(Editor note: Local luthier Scoey gave a quick run down on the innovative guitars he is producing. These aren’t fairy stories… Scoey writes, as only he can in his colourful turn of phrase…).

I was having a yarn with the BASEQ editor the other day at BASEQ jam and he said I should put some things about Bunyip guitars on paper for post hole digging’s sake or something like that.
So very briefly.  I worked for Fender and then Gibson last century before wandering off to become a ginger beer (Editor note: that’s “engineer” – Scoey is – amongst many talents- an electrical engineer specialising in fancy communications stuff) settle down, etc. etc.  I learned a lot at both companies and at the end of it I was sad to have to leave the music industry but I couldn’t support myself by guitar repairing at the time, let alone anyone else, hence the detour via the aforementioned ginger track.  Now gingering is an interesting way to make a quid, particularly if your first gig after receiving your tissue is in the Islands of PNG when rascals were a few locals who were being a bit naughty in POM.  BUT you very quickly learn that the ginger, not only had to design the thing, but on the islands had to know how to run and maintain the machines, mix concrete, put in footings and check it was all tickety boo whilst keeping the wontoks from having a ‘rock concert’ when the bui was a tad hot and frizzled brains were the result.  There were a few suspect cases of ‘malaria’ on the sick day list until we got a real doc at Londo.


One thing that seemed to pour oil on troubled waters was to have a sing, so ‘choir practise’ was commenced on Tuesday night.
“So that’s all very well, but what on earth has this to do with Bunyip Guitars?” I hear you ask in your thirst for knowledge.  Ah yes.  Well I fixed some guitars for choir practise with what ‘F.E.T.H.’ed  (Fell Easily To Hand) and the results were often fairly reasonable, particularly considering the quality, or lack of it, in the original coff coff instrument.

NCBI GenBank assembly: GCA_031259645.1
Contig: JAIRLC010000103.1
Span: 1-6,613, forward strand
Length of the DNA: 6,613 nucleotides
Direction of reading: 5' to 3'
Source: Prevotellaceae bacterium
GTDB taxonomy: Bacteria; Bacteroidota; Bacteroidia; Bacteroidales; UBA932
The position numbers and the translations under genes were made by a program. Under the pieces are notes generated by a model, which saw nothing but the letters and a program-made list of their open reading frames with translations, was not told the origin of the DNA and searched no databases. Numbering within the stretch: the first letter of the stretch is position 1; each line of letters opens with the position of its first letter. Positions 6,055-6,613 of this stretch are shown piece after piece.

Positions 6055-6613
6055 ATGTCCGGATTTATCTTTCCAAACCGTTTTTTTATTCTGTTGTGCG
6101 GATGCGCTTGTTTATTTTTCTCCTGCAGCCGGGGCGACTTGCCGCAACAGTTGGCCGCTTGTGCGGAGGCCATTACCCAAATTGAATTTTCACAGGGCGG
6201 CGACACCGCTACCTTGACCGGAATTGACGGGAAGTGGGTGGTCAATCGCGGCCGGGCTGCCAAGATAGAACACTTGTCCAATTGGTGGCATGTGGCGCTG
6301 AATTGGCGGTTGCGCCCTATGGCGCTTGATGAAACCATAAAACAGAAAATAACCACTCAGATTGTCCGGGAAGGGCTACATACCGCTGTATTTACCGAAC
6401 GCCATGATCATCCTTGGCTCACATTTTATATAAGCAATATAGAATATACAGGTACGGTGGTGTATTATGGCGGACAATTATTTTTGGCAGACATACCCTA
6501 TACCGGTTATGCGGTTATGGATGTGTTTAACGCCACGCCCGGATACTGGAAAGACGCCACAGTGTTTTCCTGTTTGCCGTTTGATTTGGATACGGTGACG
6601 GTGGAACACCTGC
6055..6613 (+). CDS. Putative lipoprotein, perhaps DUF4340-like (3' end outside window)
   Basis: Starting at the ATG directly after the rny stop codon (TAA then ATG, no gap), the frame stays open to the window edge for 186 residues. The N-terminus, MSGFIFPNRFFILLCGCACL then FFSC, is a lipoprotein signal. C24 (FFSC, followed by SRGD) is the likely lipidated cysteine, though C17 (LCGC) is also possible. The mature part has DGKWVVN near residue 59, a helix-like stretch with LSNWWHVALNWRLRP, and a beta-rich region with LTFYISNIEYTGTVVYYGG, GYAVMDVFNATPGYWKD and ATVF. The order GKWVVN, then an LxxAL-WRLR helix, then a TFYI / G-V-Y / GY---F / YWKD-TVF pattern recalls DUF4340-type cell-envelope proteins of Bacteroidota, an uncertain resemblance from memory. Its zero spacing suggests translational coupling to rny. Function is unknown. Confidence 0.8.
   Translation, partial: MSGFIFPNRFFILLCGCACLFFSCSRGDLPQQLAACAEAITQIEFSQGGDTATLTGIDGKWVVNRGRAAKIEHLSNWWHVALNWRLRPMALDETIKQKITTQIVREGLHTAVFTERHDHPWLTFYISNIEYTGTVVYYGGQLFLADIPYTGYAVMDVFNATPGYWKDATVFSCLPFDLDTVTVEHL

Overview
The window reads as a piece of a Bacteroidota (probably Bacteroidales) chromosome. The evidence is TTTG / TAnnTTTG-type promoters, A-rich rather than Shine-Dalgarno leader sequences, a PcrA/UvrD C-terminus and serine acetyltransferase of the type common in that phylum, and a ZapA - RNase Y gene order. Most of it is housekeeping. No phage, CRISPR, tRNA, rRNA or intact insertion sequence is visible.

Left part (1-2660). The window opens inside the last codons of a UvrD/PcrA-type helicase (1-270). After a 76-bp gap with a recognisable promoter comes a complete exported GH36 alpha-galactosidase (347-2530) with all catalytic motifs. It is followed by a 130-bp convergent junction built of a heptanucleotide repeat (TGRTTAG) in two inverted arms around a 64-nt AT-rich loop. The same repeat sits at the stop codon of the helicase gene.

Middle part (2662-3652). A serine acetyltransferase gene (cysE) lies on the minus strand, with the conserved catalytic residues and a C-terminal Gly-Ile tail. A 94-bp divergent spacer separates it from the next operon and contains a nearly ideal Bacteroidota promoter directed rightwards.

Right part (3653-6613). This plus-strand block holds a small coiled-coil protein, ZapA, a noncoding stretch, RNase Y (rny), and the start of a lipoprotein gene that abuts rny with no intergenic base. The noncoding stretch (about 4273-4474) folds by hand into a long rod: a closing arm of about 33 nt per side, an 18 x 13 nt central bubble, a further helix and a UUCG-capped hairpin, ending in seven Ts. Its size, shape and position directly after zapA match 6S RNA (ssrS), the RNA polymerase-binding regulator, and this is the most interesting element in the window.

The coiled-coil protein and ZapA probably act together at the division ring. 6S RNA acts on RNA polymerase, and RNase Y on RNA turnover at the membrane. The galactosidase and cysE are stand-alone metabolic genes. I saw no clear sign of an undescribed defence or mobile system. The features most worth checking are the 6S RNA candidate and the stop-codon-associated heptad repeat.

So time passes and I’m working around the world, picking up a reputation for knowing what I am doing, and always taking my trusty Tele and Battery powered Pignose amp with me and playing some songs.  I also get old and fat and the Tele starts to kill my back when I play.  Then I spring a job with a start up guitar building crew in Brisbane called M.C.D. guitars.  We make some nice axs and show at the Brisbane Guitar Show with good results.  Unfortunately, the owner of the company has a mental collapse and sells the company, the templates, and the equipment off to a foreign owner and I am surplus to requirements.
Back to being a ginger beer.  Time continues to pass.  I now play a Strat because it’s lighter than my Tele but it isn’t too many years before the Strat also kills my back when I play.  Bearing in mind a gig was 4 hours then.


My wife and I were on a holiday in Southern N.S.W. in the little town of Berry, famous for it’s doughnuts, and incorrect American spelling, and thinking about my aching back from sitting in with a local band the night before when the thought struck me, I wonder if it is possible to find a tonewood that rings like Ash but is a fraction of the weight?
So the questions started.
Where are you going to look for it?
Don’t know.  Be nice if it was Australian.
What are you going to do with it if you find it?
Build a guitar that doesn’t hurt my back.
Are you going to build more than one?
Don’t know.  Depends on who would want one.
If you build them what would you name the company?
That was a smack up the gulziga.
It had to be something that was instantly recognisable as Australian and yet have two syllables, six letters and wasn’t already registered.

Once an engineer always an engineer, hence the syllables and letters.  So after a couple more doughnuts and another coffee the name Bunyip guitars was checked with ASIC, and low and behold it was available.  Well for all of about 12 ½ minutes after I discovered it was that is.
Then it was on to domains and digital registrations, and by the time the day was over, Bunyip Musical Instruments technically existed, and the mission to discover a tone wood to make guitars that were light enough to be painless to play was on the road.
To be continued…..
Detroit Scoey